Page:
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Creators:
Hirshhorn Museum and Sculpture Garden. Office of Public Affairs
Dates:
1969-1985
Size:
14 cu. ft. (14 record storage boxes)
Collection ID:
Record Unit 513
Repository:
Smithsonian Institution Archives

These records include exhibition catalogs, news releases, news clippings and articles from the serious and popular press, mailings, public correspondence seeking more information on artists and art-related topics, invitations to openings and other special events, and many photographs.

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Creators:
Larrabee, Constance Stuart
Dates:
1900-1997
Size:
circa 11000 negatives (photographic) (black and white and color, 2.5 x 2.5 inches or smaller)
circa 5000 Photographic prints (silver gelatin, black and white, 8 x 10 inches or smaller)
circa 20 Linear feet (Manuscript Materials)
5.4 Linear feet (Office Files)
Collection ID:
EEPA.1998-006
Repository:
Eliot Elisofon Photographic Archives, National Museum of African Art

The collection dates from 1900 to 1997 and mostly includes images taken in South Africa. The images document the peoples of South Africa, particularly the Loved, Ndebele, San, Sotho, Xhosa, and Zulu peoples. Locations photographed include Basutoland (now Lesotho), Bechuanaland (now Botswana), Johannesburg, Natal, Pretoria, Soweto, Swaziland, Transkei, Transvaal, the Umzimkulu Valley and Zululand. Manuscript and office files include clippings, correspondence, exhibition announcements, invitations and reviews, notes, essays, receipts, and other materials that document Larrabee's career, family history, and personal life.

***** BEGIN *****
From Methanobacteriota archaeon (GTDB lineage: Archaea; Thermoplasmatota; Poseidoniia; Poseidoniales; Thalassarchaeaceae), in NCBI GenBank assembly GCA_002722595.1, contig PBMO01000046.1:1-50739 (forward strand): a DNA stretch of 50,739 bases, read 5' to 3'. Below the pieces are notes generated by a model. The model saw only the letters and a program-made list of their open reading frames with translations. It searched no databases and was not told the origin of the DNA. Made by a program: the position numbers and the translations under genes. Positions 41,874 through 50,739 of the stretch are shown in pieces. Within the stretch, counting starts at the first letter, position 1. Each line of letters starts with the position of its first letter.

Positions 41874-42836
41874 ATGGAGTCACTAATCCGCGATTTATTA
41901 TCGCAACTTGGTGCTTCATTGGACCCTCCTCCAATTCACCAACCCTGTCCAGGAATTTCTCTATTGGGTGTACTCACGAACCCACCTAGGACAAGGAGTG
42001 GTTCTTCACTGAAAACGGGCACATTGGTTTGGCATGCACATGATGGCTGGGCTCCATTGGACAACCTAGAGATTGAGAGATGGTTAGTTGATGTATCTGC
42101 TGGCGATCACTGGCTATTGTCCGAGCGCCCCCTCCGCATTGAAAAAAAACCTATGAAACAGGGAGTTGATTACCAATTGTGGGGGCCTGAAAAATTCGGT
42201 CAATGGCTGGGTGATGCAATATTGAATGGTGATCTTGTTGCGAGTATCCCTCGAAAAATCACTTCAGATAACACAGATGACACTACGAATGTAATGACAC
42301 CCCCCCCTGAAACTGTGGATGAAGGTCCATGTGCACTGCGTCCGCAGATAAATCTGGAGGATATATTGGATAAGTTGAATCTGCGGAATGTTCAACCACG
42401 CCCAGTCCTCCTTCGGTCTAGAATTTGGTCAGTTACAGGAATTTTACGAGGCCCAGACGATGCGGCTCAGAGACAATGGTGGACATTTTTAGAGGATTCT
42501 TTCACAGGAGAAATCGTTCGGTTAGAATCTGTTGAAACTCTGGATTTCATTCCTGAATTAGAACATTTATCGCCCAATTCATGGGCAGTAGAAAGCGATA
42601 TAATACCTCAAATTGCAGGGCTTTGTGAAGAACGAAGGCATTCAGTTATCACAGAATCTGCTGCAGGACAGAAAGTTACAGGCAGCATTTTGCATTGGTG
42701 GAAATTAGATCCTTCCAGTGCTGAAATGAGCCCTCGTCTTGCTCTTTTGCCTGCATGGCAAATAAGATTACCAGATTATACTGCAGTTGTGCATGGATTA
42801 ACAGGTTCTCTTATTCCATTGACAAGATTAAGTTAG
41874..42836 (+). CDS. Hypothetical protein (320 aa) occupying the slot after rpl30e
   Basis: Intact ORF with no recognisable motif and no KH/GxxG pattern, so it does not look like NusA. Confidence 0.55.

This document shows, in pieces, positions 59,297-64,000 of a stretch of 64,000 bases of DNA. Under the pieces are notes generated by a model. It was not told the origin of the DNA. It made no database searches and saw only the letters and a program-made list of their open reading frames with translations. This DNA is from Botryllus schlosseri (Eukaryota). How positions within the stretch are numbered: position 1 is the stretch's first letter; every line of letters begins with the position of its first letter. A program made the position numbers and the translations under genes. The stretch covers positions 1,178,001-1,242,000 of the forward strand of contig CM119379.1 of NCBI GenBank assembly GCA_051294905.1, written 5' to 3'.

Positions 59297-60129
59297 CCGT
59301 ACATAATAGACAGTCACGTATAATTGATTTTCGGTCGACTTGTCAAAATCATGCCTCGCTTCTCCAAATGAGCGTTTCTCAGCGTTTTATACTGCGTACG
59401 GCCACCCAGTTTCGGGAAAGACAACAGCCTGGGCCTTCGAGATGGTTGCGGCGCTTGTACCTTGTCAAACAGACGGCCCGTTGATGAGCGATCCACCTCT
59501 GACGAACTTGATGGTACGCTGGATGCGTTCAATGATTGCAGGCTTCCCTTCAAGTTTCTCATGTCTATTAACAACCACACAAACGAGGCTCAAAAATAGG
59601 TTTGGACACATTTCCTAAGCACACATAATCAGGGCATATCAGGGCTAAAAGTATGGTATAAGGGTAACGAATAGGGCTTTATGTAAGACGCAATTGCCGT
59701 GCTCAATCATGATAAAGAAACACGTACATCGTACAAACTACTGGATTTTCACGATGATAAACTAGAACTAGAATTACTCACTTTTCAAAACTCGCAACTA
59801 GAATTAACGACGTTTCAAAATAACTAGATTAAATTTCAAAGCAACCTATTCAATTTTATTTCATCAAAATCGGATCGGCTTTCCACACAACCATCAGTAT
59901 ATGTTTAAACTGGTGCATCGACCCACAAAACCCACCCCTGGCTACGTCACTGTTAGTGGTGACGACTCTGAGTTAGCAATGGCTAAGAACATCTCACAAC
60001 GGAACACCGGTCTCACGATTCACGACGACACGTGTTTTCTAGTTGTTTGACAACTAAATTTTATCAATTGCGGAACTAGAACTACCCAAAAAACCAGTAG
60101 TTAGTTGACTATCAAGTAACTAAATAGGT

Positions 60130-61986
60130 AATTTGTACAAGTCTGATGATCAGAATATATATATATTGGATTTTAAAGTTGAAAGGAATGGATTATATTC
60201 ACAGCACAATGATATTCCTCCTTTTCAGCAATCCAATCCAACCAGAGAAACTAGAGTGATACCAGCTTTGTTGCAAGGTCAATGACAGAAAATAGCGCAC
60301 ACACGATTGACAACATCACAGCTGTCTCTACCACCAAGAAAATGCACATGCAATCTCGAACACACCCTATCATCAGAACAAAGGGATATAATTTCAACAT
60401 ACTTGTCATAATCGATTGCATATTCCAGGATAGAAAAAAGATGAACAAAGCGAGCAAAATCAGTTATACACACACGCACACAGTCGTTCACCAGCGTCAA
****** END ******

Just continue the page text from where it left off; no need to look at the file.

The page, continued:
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Creators:
Sturtevant, William C.
Dates:
1952-2007
Size:
220 Linear feet (The total extent of the collection is 191.41 linear feet (consisting of 473 document boxes and 2 record boxes) plus 254 sound recordings, 94 computer disks, 42 card file boxes, 85 oversize folders, 9 rolled items, 18 binder boxes, and 3 oversize boxes. Of the total extent, 4.79 linear feet (14 boxes) are restricted.)
Collection ID:
NAA.2008-24
Repository:
National Anthropological Archives

This collection contains the professional papers of William Curtis Sturtevant and documents his activities as Curator of North American Ethnology at the National Museum of Natural History, his work as the editor-in-chief of the Handbook of North American Indians, his research among the Seminole and Iroquois people, and other professional activities. The collection is comprised of books, sound recordings, research and field notes, realia, artifacts, clippings, microfilm, negatives, slides, photographs, manuscripts, correspondence, memorandums, card files, exhibition catalogs, articles, and bibliographies.

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Creators:
McClellan, Catharine
Guédon, Marie Françoise
Swanton, John Reed, 1873-1958
Emmons, George Thornton
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Dates:
1890-2004
bulk 1923-2004
Size:
2 Map drawers
38 Linear feet (71 document boxes, 1 half document box, 2 manuscript folders, 4 card file boxes, 1 flat box, and 1 oversize box)
Collection ID:
NAA.1998-89
Repository:
National Anthropological Archives